The wiretap case in Taipei took a turn for the ugly:
On November 4, Ko aides said they found signs of wiretaps at his policy center, with wires having been installed in a telephone exchange which would have made it possible to tap two phones inside the policy center. The incident led to a war of words between the Ko camp and the campaign of his Kuomintang opponent, Sean Lien, accusing each other of being behind the bugging of phones.One of Ko's aides, surnamed Peng, knew one of the detectives. The police arrested and jailed Peng but the two detectives were released even though -- yep -- they had fingerprint evidence. They also had video from outside the building showing the two men entering, according to Apple Daily, in the company of a staffer from the Ko campaign. The inference the judicial system wants the public to make appears to be that Ko staged this himself, with Peng as the go-between and the detectives planting the wires.
The case took a new turn Friday evening, when prosecutors questioned two private detectives from Yilan County. The two, Wu Te-yi and Lin Chun-hung, had been found to have left prints on the telephone box inside the building, reports said.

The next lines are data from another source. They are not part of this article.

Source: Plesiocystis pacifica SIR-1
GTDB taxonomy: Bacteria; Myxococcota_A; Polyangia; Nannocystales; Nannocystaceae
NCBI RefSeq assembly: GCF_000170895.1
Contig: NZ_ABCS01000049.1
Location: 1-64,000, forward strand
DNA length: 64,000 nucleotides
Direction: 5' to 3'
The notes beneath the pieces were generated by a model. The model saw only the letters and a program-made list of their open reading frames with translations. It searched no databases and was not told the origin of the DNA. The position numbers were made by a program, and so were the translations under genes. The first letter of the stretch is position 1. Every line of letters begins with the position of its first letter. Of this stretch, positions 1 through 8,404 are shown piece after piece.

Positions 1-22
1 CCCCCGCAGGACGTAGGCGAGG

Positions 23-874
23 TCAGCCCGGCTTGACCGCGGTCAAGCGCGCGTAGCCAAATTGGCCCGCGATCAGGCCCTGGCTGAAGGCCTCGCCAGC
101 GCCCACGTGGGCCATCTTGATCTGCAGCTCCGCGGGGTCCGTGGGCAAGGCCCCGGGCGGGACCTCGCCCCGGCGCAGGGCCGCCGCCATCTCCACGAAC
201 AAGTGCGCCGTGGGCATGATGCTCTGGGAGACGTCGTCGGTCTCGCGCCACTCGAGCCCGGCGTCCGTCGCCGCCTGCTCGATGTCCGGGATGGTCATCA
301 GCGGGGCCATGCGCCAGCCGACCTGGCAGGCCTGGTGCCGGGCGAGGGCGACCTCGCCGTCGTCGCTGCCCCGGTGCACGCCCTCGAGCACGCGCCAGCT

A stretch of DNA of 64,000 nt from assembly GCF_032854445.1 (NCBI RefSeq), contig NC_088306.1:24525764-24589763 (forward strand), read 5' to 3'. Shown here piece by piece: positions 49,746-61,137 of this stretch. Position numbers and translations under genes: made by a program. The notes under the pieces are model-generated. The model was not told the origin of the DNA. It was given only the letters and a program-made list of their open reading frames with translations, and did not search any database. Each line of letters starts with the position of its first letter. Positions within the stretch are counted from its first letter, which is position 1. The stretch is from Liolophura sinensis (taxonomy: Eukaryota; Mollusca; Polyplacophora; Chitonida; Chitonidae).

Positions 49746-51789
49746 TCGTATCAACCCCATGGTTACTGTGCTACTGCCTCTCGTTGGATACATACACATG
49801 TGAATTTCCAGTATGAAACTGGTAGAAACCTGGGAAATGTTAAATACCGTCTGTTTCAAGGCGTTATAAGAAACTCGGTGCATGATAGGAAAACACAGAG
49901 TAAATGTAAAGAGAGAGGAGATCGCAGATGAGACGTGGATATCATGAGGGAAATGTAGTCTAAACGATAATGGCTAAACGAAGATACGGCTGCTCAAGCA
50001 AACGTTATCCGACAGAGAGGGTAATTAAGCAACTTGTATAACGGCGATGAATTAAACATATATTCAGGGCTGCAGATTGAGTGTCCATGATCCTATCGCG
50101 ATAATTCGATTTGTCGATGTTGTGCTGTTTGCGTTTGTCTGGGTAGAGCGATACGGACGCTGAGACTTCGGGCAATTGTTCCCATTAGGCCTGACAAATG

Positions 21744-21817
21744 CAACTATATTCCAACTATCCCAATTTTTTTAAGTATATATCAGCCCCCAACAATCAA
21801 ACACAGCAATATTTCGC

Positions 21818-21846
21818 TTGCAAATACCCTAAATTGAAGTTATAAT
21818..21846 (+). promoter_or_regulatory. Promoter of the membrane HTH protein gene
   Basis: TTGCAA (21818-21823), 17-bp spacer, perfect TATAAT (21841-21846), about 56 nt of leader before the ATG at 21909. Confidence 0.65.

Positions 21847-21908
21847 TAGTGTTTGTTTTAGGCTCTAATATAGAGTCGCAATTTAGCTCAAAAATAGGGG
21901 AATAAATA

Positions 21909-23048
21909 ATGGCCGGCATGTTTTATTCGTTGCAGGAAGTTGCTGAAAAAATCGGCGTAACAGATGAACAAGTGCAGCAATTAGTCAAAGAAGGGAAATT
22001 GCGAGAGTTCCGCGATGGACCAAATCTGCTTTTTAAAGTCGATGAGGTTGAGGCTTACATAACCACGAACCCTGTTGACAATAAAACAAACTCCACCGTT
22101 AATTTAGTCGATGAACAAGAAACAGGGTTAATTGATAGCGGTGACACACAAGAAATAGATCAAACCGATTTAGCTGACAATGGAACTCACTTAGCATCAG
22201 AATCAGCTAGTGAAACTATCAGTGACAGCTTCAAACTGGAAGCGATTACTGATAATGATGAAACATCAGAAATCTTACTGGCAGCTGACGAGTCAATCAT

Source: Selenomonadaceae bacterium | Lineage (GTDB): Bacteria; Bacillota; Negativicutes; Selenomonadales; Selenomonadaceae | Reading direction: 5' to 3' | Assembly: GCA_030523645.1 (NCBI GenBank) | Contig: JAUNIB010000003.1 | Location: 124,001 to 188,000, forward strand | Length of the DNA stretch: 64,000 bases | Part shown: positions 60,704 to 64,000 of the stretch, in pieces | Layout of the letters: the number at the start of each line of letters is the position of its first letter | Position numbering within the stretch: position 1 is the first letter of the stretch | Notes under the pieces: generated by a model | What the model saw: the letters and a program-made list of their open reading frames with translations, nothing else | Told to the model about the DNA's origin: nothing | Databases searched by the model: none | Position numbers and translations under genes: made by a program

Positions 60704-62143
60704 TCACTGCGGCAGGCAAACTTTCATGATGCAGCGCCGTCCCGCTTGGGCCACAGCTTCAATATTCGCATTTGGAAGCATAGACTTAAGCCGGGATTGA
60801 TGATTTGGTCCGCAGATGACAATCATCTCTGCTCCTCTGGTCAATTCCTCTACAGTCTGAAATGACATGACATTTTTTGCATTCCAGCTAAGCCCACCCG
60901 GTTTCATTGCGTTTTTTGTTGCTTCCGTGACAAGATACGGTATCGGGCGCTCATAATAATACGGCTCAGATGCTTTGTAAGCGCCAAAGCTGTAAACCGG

After questioning them, the Taipei District Prosecutors Office requested their detention, but the court ruled early Saturday morning that there was not sufficient ground to hold them and ordered them set free without bail instead. Prosecutors said they would look at the court ruling before deciding whether or not to appeal against the two men’s release.
Peng refuses to pay bail, since he is innocent, he says. Meaning that Peng is locked up and can't directly challenge anything said about him -- so now you know maybe why he was locked up and the detectives are free to disappear until after the election, as Maddog pointed out on Twitter yesterday.
As many observers have pointed out, detective agencies are untrustworthy and often do things to drum up business. Like fake wiretaps, for instance.
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